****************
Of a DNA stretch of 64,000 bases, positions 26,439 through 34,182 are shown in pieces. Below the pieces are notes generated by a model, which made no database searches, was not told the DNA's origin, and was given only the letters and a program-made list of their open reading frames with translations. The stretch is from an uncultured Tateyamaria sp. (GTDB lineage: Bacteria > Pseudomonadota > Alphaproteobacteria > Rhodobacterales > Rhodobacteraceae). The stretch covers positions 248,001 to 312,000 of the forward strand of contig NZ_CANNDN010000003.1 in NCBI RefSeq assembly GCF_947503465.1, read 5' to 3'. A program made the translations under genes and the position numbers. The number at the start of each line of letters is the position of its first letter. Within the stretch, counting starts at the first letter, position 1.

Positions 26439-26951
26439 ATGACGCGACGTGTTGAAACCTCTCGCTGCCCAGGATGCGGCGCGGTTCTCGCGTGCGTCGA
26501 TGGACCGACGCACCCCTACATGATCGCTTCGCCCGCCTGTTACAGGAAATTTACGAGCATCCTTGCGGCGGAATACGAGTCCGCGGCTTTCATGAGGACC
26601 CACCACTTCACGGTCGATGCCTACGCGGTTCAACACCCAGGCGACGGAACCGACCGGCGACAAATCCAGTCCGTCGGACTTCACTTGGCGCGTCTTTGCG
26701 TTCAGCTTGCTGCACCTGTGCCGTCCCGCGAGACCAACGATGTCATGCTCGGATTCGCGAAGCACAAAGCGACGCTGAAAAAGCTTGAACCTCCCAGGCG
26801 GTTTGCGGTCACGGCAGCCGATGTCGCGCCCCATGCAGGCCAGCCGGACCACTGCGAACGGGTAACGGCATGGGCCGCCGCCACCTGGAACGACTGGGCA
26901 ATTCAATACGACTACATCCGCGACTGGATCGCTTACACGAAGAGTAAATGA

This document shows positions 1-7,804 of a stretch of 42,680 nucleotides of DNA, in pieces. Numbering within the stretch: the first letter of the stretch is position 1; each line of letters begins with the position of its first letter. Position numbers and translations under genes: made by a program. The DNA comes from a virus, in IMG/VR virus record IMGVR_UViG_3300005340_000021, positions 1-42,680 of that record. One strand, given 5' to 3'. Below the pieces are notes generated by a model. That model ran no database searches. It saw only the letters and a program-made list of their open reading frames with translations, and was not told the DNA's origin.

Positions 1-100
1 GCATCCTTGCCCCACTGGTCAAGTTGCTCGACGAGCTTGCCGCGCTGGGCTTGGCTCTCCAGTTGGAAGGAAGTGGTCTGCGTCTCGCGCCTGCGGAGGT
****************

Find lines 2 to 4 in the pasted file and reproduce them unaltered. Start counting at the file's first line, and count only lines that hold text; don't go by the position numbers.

Positions 26439-26951
26439 ATGACGCGACGTGTTGAAACCTCTCGCTGCCCAGGATGCGGCGCGGTTCTCGCGTGCGTCGA
26501 TGGACCGACGCACCCCTACATGATCGCTTCGCCCGCCTGTTACAGGAAATTTACGAGCATCCTTGCGGCGGAATACGAGTCCGCGGCTTTCATGAGGACC